- Another 2012 lawsuit resulted in a $13.5 million verdict for the 1986 molestation of a 7-year-old boy by mentor Gonzalo Campos in La Jolla. When confronted by the boy’s mother, the elders promised to handle the situation but allowed Campos to rise to the status of an elder. He was kicked out of the congregation after a victim reported abuse in 1995, but was reinstated in 2000. In 2010, Campos fled to Mexico and confessed during a deposition that he had molested the plaintiff and at least 17 other children. Six men and one woman settled for undisclosed sums out of court. An appellate court overturned the initial ruling in favor of a $4,000-per-day penalty instead. The organization racked up $2 million in fines before handing over the documents and settling for an undisclosed sum in February 2018.
Jehovah’s Witness Sex Abuse Allegations Could Reach Tens of Thousands
Exactly how many alleged pedophiles are named in the database has been the source of widespread speculation. In 2002, a former elder said there were 23,720 abusers in the ranks. During Gonzalo Campos’ trial, a Watchtower attorney estimated there had been at least 775 “special blue envelopes” in circulation from 1997 to 2001 but had no idea how many had been shared since then.
In 2015, Australian investigators revealed that the elders failed to report more than 1,000 cases of child abuse. The Church dismissed 401 members following internal abuse investigations but reinstated more than half. Their “secret sexual deviant database” represented 1.5 percent of the country’s Jehovah’s Witnesses. Considering there are 1.2 million members in the U.S., a similar outcome would suggest there are roughly 18,000 people in the database.
AB 218 Allows Victims to Seek Justice
The passage of AB 218 allows for:
- Extended civil lawsuit deadlines: Prior to January 1, 2020, victims of childhood sexual abuse had until age 26 to come forward with their allegations in civil lawsuits and pursue compensation for their pain and suffering. However, with the passage of AB 218, survivors have until age 40 to file civil lawsuits against child molesters and the institutions that shielded them.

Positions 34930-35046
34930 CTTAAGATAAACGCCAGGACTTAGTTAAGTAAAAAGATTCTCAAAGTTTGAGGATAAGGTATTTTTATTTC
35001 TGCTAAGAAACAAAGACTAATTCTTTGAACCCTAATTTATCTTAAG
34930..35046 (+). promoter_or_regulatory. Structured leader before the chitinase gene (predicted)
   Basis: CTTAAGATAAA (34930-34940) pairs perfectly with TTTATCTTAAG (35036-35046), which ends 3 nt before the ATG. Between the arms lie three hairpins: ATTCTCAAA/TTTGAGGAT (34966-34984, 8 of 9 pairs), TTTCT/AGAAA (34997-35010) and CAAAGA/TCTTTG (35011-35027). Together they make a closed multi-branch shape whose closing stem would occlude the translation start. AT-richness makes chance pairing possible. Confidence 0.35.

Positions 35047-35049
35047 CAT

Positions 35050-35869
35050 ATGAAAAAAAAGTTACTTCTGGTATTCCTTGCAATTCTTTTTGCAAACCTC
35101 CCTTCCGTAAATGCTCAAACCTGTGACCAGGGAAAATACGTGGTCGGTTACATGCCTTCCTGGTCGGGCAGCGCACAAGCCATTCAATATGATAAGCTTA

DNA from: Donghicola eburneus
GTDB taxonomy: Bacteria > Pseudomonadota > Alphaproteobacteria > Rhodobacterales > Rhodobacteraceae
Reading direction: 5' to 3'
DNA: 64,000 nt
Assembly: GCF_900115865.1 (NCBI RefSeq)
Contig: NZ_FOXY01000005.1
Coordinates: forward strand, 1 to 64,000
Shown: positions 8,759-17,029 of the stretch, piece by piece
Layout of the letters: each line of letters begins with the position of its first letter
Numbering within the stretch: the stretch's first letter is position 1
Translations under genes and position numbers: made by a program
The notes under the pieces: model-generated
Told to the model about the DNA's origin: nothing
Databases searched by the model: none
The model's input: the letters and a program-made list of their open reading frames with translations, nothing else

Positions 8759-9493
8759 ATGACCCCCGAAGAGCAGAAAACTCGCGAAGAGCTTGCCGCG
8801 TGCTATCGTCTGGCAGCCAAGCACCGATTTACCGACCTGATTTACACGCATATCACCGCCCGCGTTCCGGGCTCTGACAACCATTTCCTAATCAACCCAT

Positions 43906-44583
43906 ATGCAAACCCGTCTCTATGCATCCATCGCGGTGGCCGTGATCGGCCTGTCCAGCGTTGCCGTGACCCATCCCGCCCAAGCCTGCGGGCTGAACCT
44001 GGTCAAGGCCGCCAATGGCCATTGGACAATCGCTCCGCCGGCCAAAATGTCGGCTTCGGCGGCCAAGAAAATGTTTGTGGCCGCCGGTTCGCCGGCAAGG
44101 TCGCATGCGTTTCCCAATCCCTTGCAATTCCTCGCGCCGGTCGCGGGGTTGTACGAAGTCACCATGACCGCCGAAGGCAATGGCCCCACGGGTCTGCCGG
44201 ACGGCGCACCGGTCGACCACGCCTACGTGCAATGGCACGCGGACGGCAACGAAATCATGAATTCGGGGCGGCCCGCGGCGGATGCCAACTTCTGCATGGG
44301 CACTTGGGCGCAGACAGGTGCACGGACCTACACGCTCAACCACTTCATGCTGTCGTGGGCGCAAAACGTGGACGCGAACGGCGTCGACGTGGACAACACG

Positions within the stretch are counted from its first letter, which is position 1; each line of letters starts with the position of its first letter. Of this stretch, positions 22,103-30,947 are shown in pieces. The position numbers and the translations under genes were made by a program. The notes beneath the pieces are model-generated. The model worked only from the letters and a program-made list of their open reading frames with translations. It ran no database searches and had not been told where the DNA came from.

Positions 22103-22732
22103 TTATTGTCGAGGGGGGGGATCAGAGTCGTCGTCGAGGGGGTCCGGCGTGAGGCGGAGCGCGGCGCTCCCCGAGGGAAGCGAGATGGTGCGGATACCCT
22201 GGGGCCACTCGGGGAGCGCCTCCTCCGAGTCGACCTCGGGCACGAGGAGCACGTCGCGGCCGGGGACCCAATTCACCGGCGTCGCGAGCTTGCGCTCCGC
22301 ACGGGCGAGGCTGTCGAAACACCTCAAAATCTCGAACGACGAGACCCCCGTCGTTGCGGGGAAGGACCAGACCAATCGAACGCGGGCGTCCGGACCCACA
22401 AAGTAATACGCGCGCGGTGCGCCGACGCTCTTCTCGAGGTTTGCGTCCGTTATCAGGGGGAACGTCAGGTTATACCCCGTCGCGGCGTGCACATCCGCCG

- Expired claims to be revisited: The law also permitted a three-year lookback window that allows childhood sexual abuse victims with previously expired claims to file a civil lawsuit.
- Treble damages to be awarded: Treble damages are specifically allowed when plaintiffs can prove the institutions involved engage in coverup activity. “Treble damages” meaning the plaintiff’s recovery award amount can be multiplied by three.
New York recently permitted a similar lookback window with the Child Victims Act. They have already seen the Watchtower named as a defendant in a number of lawsuits.
Help for Victims of Jehovah’s Witnesses Sexual Abuse Cover-up
If you’re wondering what to do following the Jehovah’s Witnesses organizational coverup of the sexual abuse you suffered, a specialized attorney can help. An attorney who specializes in sexual abuse cases can point you in the right direction for seeking medical attention, connecting with crisis social workers and counselors, dealing with insurance issues, and getting your life back in the wake of disturbing events that were beyond your control.
The attorneys at Lewis & Llewellyn are not intimidated by large organizations such as the Jehovah’s Witness organization. Our passionate and experienced trial attorneys have represented both adult and child victims of sexual abuse across the nation, which is why a leading legal publication, The Daily Journal, described our firm “a giant slayer.”